Published On

October 20, 2015

Published In


By Danielle Verbrigghe

TheUBSWealth Managementchief investment office has launched a program to glean insight from a clutch of wealthy clients who own or manage private companies across certain industries. The program should yield an additional layer of intelligence about the global economy forUBSand its clients, and boost client engagement, the firm says.

The wirehouse began the program, known as the industry leader network, in March, pulling together a group of about 60 ultra-high-net-worth clients who own or lead private companies in key sectors of the economy, in the U.S. and around the world. The firm plans to cap membership at 100 clients.

“What we are really trying to do here is introduce other indicators that we think are not widely available, and that might provide a sense of where the global economy is going,” says Andrew Lee, deputy head of ultra-high-net-worth and alternatives forUBS’ chief investment office. “We’ve gotten great traction and it has contributed a significant amount to our investment process.”

Membership is limited to high-net-worth and ultra-high-net-worth clients who lead or own companies in the technology, media and telecommunication, consumer discretionary, consumer durables, materials and industrials sectors. Members of the network agree to a monthly call with UBS’ chief investment office to discuss their business, and the implications they see for the broader economy.

UBS’ chief investment office then aggregates the information, and mines it to publish a monthly report on the cyclical direction of industries and regions, available only to network members. The CIO office also uses the information to inform it’s investment process, which also draws on a variety of other internal and external inputs. Individual client information remains confidential, UBSsays.

This program seems to offer a win for both the firm and participating clients, saysAndy Klausner, founder and principal ofAK Advisory Partners.

“I think it’s a good idea to try to get the pulse of what’s going on for [private] companies,” Klausner says.

The program may also be a success in helping retain clients. By engaging wealthy individuals on these topics and including their views in research, clients may be more willing to keep their assets withUBS.

“It’s also a way to engage clients, and I think it makes them feel good to be ask and be included,” says Klausner.

This type of program could also potentially generate some interesting input for the research team, saysScott Welch, CIO ofDynasty Financial Partners.

“You’re going to get some information and insight that’s not widely available, which is helpful,” Welch says.

In addition, the longer-term focus of many private companies, which are less tethered to quarterly results than publicly traded firms, often have more of a longer-term focus, Welch said. That could make information from private sector companies particularly interesting to watch, he says.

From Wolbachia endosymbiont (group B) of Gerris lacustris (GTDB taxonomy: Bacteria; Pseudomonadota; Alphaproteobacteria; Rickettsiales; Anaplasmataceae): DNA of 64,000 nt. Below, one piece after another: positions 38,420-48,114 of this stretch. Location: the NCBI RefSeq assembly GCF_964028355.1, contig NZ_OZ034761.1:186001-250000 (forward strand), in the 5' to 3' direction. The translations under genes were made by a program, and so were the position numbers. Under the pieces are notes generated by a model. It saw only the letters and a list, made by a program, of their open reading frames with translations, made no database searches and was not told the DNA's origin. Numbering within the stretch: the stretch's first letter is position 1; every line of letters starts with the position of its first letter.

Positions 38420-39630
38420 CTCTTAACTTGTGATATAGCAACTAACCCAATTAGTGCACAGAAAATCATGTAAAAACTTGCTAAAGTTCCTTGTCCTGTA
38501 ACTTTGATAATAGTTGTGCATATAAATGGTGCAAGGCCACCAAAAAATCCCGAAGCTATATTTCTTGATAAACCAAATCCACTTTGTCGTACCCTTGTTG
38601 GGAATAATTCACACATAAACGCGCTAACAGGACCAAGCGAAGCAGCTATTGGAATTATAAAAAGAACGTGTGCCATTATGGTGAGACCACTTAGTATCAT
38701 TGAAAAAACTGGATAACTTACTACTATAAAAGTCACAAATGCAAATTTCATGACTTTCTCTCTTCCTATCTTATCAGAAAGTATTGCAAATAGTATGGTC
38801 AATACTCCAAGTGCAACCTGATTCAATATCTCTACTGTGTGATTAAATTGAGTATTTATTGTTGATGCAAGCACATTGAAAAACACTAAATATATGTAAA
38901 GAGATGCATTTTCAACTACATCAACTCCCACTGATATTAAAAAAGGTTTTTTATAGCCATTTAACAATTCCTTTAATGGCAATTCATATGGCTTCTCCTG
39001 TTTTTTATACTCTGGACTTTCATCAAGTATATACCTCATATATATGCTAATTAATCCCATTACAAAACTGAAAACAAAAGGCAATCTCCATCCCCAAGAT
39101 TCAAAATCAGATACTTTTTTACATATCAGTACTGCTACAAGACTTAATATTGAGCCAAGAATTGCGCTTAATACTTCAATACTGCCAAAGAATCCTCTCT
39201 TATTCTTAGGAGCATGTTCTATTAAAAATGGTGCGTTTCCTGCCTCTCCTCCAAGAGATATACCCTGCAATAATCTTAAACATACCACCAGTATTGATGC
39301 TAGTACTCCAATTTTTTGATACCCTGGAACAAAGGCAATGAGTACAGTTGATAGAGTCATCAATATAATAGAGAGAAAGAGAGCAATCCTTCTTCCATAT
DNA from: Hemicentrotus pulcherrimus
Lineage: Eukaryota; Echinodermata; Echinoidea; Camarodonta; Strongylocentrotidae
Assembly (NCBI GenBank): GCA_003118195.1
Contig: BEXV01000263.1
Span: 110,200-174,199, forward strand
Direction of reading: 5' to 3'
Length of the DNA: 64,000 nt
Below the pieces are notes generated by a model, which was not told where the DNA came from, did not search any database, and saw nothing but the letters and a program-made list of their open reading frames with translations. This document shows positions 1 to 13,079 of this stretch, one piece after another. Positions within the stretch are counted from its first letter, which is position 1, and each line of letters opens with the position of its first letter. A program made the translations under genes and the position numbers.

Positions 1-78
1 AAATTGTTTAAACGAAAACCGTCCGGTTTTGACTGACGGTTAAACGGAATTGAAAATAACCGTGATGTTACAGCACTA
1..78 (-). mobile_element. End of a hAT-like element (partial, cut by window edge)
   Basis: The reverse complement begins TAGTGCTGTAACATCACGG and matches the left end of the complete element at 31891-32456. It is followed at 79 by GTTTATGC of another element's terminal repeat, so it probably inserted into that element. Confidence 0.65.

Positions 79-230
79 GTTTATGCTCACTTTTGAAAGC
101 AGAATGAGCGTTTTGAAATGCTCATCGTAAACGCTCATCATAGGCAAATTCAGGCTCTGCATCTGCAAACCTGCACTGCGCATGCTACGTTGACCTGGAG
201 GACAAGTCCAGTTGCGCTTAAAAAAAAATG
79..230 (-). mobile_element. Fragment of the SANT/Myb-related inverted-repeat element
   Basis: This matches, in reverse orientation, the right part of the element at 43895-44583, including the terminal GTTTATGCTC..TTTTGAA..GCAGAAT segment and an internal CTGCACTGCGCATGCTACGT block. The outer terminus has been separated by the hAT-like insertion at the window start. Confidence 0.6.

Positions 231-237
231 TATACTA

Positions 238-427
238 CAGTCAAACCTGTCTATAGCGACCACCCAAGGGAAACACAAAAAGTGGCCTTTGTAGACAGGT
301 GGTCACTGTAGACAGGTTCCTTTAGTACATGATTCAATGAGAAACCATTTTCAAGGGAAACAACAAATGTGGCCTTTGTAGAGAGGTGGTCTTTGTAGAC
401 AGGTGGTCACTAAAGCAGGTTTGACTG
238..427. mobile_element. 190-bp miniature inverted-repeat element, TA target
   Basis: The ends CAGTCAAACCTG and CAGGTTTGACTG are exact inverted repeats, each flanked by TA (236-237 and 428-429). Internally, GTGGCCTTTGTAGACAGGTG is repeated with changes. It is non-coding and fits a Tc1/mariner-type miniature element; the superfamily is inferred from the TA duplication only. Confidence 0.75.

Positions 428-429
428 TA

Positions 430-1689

“It might be an interesting signal on a longer time horizon,” Welch says.

Another group using information gleaned from its membership base of wealthy investors to deliver insights, isTiger 21. The group surveys members on topics such as asset allocation, investments and economic or market outlooks, sharing the results across the network of ultra-wealthy entrepreneurs and investors.

Knowing how their peers view the market, or are allocating capital, can be very helpful for wealthy investors, saysMichael Sonnenfeldt, founder and chairman ofTiger 21.

For example, “in the worst few days of August and September when people were really testing the courage of their convictions, it was incredibly helpful for me to know that Tiger 21 members, on average, were holding about 12% in cash,” Sonnenfeldt says. “I suspect that every other member who looked at that could then compare their own cash position, and those that were dramatically under 12 may have had good reason to do that, but they had a reference point on the collective wisdom of their peers.”

In addition, Tiger 21 offers peer-to-peer learning sessions, where members share their individual views on solving various challenges, as a valuable tool for ultra-wealthy investors. Those sessions can allow members to get beyond the averages afforded by surveys to find out what other individual members, whom they respect, are thinking, Sonnenfeldt says.

“Our members benefit dramatically from peer-to-peer learning,” Sonnenfeldt says. “Our members don’t want to hear what the average is. They want to pick and choose from those members they respect deeply.”

TheUBSprogram also includes events offering clients the ability to network and learn from their peers. That’s one of the main benefits attracting clients to participate, says Lee.

As part of the program,UBSis also hosting networking events for the private company leaders, allowing them to interact with other private company leaders.UBShosted the first such event in September at a Formula One Grand Prix event near Milan.

“We’ve had great feedback from the clients that have participated both in terms of the ongoing exchange, as well as it’s a great networking opportunity,” Lee says. He says the program has so far generated “fantastic feedback around the caliber of people.”